e-Newsletter
Jan-Feb 2016 No. 88

From the Open Budgets Blog

What Do Scandals in Brazil and South Africa Tell Us About the Link Between Transparency and Corruption?

IBP research has shown that governments have a variety of motives for disclosing fiscal information. While many of these drivers have little to do with the fight against corruption, access to budget information does make it possible for civil society to spot and denounce cases of government mismanagement and graft. Citing recent high-profile examples from South Africa and Brazil, IBP’s Paolo De Renzio examines the link between transparency and corruption.

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Social Audits in South Africa: Can They Deliver?

Social audits are a powerful tool. But knowing how and when to use them, and understanding their underlying principles, are key to their effectiveness. IBP’s Albert van Zyl shares highlights from a recent meeting that brought together some of South Africa’s leading experts in social audits.

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Great Ideas for Open Government Partnership Action Plans: Opening Budgets

For budgets to be truly open, governments must not only provide information but also meaningful opportunities for citizens and civil society to engage in budget processes. As 51 countries prepare to draft new national action plans for the Open Government Partnership, IBP’s David Robins looks at what commitments are needed to ensure progress on budget transparency and participation.

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New IBP Publications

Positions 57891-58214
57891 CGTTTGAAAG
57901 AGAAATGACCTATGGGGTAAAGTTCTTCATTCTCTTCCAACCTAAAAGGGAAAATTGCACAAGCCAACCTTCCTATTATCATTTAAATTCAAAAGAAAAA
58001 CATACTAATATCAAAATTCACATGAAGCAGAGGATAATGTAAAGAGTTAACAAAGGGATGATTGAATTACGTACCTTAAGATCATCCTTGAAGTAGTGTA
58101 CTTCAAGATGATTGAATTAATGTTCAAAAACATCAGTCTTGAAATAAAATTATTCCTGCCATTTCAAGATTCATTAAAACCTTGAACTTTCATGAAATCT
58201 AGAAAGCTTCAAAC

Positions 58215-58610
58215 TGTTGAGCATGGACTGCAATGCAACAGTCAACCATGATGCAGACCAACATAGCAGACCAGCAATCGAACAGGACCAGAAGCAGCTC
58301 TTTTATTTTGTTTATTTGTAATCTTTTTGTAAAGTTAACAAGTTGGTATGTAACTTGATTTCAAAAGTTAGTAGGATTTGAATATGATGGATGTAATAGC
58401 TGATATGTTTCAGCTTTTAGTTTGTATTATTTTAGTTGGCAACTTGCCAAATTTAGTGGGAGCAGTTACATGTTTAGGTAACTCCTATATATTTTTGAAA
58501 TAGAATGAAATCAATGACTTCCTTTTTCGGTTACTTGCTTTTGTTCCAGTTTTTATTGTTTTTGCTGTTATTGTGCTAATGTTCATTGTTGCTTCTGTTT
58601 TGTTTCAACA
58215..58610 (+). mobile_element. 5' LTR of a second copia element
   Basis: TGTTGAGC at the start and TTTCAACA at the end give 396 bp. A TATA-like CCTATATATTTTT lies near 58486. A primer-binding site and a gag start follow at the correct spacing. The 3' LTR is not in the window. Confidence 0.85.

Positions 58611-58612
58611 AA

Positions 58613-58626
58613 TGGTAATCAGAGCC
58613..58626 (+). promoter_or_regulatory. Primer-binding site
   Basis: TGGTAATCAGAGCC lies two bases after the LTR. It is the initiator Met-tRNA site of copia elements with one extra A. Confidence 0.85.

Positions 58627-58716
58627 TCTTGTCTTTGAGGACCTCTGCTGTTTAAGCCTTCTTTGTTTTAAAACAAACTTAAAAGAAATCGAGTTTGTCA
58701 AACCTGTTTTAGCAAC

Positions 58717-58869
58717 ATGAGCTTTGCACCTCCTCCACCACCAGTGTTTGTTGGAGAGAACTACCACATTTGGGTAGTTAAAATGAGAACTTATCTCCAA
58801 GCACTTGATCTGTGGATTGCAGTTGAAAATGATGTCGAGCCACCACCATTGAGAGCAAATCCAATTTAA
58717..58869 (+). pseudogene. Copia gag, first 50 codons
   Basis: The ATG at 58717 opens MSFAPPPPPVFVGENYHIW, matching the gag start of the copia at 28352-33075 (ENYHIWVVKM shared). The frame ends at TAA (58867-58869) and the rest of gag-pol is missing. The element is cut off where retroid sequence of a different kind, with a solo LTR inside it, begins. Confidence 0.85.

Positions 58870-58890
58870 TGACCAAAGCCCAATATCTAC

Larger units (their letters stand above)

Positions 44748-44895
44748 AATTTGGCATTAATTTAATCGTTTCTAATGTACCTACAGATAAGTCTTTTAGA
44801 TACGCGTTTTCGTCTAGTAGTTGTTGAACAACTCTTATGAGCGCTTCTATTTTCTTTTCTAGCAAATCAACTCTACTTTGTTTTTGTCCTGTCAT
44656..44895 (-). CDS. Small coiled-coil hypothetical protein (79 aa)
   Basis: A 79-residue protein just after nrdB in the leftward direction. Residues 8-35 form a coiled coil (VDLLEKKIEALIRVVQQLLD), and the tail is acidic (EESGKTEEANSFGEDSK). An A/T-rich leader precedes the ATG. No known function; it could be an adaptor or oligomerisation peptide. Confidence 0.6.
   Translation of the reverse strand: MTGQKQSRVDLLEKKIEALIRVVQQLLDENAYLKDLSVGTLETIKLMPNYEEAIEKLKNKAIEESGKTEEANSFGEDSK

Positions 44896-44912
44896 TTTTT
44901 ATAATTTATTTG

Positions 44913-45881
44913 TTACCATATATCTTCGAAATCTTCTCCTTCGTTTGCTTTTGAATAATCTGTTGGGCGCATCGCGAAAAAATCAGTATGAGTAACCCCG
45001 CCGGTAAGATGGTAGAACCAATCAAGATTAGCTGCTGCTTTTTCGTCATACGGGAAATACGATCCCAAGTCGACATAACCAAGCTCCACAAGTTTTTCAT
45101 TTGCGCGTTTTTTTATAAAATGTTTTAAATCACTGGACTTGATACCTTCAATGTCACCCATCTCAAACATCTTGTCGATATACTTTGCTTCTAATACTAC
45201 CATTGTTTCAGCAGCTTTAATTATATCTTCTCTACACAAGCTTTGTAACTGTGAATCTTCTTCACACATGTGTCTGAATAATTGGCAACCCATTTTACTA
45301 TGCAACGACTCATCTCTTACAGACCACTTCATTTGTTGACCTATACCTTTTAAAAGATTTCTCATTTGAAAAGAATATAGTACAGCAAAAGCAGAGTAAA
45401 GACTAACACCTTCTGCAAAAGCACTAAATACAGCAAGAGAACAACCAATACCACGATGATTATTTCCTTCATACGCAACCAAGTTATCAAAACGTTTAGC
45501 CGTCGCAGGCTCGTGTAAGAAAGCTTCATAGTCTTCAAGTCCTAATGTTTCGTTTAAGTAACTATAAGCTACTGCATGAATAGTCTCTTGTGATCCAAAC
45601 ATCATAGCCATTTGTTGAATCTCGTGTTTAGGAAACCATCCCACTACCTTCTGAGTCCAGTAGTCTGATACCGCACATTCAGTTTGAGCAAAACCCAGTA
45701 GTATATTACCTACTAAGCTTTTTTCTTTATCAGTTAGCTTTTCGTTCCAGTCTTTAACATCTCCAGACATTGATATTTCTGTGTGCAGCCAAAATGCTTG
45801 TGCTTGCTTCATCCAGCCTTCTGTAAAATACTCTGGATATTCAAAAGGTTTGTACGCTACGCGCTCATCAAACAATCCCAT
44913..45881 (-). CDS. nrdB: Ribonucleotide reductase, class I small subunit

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Digital Budgets: How Are Governments Disclosing Fiscal Information Online?

Governments are increasingly using the digital space as the main avenue for disseminating fiscal information. Despite the ubiquity of budget websites, there have been relatively few attempts to systematically examine government practices in disclosing budget information on the Internet. Fundar, a Mexican Civil Society Organization, teamed up with IBP to assess how well governments are doing at disclosing budget information online. The research looks at websites and portals for 80 countries included in the Open Budget Survey 2015, using four dimensions (scope, accessibility, reliability, and feedback) to measure their effectiveness.

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Digital Budgets: Improving How Fiscal Information is Disseminated Online

This Budget Brief compliments Fundar’s examination of 80 government budget websites and portals and proposes a set of policy recommendations for improving how governments are disclosing budget information online.

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Palestine: Teaching Active Citizenship Through Social Audits

In much of the West Bank, there are rampant problems in the funding and delivery of government services and infrastructure projects. This case study follows the efforts of Palestine’s Teacher Creativity Centre (TCC) to mobilize students to conduct social audits of public services, demonstrating the challenges and benefits of involving students in strategies for social accountability.

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Further Reading From the Field

  • The World Bank’s Budget Work Map is an interactive map that visualizes the growing role civil society plays in the fiscal realm worldwide, providing information about how budget work is carried out around the world.

  • A new project website from The GovLab offers a repository of case studies documenting the social and economic impact of open data in improving government, empowering citizens, creating opportunities, and solving public problems.

  • Too much focus on the technical aspects of government delivery eclipses political authority and incentives according to “Too Much Science, Not Enough Art,” a new paper from the Africa Governance Initiative.
Featured Article: Mexico’s Battle for Transparency

In a piece for U.S. News & World Report, Vivek Ramkumar and Diego de la Mora explain the progress Mexican officials have made in implementing transparent budget practices, as well as the challenges ahead.

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Job Announcements

To see current opportunities with the International Budget Partnership, visit our Job Announcements page »